“Based on my conversations with lawmakers at the time and through the course of the next year, it was clear to me that a bipartisan majority of lawmakers agreed that Dreamers were different.”

Dreamers are different than what?
Why did she draw the line of deserving
and undeserving at “Dreamers”?
(Here she both makes dreamers an exception
and blames their parents while failing to mention how
the creation of DACA coincided with the exponential
growth in criminalization programs that caused the
rest of the undocumented community to
‘constantly look over their shoulders’)

“So, we pressed ahead and presented our proposal for DACA and its implementation to the White House.”

What role did the immigrant youth movement have in the creation of DACA? Except for the mention of being interrupted during her testimony, Napolitano erases the powerful grassroots push for executive action and the pressure it created on the President to act.

It’s notable that Napolitano is coming out reinforcing the President’s authority to act on immigration. She even cites some of the same precedent-setting court cases as NDLON in the rulemaking petition we filed with the Department of Homeland Security in February of 2013.  But one has to also ask, given her primary role in the record deportations that has continued to cause protest at her new post as President of the University of California system, Why is she speaking on this now? Is she doing so in coordination with the White House or on her own? Like she says, “This is an election season, and immigration policy and DACA are still very much in political play.”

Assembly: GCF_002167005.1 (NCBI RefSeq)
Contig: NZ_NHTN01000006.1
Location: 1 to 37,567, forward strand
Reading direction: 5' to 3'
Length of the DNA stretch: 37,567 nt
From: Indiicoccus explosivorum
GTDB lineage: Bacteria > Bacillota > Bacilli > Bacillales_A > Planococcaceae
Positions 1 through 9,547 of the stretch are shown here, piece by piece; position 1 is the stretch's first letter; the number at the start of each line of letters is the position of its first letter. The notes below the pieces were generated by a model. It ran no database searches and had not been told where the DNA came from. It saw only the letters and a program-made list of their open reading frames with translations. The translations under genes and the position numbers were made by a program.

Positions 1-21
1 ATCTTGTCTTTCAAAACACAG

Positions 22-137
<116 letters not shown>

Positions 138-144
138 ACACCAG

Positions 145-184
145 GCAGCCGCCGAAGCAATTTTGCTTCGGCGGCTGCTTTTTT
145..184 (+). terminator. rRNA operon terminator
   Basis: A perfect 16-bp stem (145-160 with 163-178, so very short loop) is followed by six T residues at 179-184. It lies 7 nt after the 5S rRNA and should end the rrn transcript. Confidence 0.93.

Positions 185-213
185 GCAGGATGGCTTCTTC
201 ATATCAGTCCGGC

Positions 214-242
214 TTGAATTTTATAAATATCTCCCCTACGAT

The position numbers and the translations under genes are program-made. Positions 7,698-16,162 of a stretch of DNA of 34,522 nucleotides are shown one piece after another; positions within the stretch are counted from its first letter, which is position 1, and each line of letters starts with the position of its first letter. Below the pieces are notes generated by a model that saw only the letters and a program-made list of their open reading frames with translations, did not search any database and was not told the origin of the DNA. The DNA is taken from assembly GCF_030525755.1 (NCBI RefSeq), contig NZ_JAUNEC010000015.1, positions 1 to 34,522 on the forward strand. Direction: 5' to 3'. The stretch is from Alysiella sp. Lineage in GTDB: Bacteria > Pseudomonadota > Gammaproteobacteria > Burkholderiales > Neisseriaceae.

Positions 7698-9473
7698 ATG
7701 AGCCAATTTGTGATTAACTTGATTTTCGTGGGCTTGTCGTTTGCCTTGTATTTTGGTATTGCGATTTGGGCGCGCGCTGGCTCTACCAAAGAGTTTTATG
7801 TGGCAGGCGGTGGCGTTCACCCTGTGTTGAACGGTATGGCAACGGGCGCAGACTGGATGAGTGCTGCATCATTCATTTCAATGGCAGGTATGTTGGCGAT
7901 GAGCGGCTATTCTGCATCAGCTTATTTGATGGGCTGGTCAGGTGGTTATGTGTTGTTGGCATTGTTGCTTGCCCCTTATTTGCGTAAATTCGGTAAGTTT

President Obama on Tuesday ruled out using his executive authority to freeze deportations for most of the 11 million immigrants in the country illegally, saying such a move would violate federal law.

With a comprehensive immigration overhaul stalled on Capitol Hill, advocates have called on the president to move forward without congressional approval to halt the deportations, estimated at more than 1,000 per day.

But Obama said such a move is “not an option.” During an interview at the White House with Telemundo, the Spanish-language television network, Obama defended his decision last summer to defer the deportations of hundreds of thousands of immigrants brought to the country illegally by their parents as children. The legal rationale in that case, he said, was to allow federal agencies to devote more time and resources to high-priority immigration cases such as those involving people with multiple criminal convictions. Read more